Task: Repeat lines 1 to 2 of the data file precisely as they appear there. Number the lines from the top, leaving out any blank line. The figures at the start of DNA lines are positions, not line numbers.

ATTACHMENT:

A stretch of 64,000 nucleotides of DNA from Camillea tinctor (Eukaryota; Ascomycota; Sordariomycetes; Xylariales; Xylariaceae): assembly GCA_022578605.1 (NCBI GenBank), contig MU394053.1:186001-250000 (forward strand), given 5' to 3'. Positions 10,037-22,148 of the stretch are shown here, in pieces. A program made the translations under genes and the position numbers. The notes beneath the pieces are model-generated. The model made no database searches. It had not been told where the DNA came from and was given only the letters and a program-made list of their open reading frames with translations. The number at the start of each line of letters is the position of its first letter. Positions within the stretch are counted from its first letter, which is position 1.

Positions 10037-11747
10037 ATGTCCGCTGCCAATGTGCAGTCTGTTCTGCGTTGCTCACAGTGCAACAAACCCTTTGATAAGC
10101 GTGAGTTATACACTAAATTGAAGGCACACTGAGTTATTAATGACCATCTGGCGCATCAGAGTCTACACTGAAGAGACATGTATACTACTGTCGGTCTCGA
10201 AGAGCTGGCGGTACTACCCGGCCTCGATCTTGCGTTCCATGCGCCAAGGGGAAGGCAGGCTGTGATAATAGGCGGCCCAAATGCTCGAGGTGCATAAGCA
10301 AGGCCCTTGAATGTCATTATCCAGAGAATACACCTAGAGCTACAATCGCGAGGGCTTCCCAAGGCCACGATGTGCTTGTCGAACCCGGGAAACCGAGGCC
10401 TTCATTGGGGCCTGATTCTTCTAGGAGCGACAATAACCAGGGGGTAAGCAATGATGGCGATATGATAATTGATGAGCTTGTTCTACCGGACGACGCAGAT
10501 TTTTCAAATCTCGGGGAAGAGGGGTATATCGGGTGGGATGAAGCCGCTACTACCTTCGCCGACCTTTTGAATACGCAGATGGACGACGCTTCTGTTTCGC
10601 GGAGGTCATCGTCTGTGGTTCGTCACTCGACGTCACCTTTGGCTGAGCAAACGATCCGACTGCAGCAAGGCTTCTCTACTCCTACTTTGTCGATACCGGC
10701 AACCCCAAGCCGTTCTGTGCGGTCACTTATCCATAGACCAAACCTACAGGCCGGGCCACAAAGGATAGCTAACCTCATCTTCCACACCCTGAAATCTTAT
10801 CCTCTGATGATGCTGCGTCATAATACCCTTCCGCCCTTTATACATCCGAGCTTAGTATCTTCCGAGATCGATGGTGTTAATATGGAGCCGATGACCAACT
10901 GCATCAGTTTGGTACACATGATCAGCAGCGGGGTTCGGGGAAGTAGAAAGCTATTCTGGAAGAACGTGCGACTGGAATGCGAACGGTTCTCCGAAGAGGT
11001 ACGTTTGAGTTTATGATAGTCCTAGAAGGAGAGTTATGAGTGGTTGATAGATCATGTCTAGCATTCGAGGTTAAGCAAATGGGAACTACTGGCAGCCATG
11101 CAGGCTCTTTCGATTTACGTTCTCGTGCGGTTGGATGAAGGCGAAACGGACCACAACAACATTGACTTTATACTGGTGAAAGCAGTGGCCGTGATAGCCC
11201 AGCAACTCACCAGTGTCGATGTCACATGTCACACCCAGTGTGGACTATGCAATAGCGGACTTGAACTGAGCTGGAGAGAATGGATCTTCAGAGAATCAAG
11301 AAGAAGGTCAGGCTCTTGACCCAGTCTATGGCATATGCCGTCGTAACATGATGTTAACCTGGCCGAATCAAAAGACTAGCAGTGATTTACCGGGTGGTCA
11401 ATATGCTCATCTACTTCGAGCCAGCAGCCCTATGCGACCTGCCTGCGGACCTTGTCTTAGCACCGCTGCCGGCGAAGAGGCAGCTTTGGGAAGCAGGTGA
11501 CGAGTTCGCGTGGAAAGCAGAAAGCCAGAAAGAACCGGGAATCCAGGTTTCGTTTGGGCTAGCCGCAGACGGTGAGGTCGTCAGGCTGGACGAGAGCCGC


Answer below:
A stretch of 64,000 nucleotides of DNA from Camillea tinctor (Eukaryota; Ascomycota; Sordariomycetes; Xylariales; Xylariaceae): assembly GCA_022578605.1 (NCBI GenBank), contig MU394053.1:186001-250000 (forward strand), given 5' to 3'. Positions 10,037-22,148 of the stretch are shown here, in pieces. A program made the translations under genes and the position numbers. The notes beneath the pieces are model-generated. The model made no database searches. It had not been told where the DNA came from and was given only the letters and a program-made list of their open reading frames with translations. The number at the start of each line of letters is the position of its first letter. Positions within the stretch are counted from its first letter, which is position 1.

Positions 10037-11747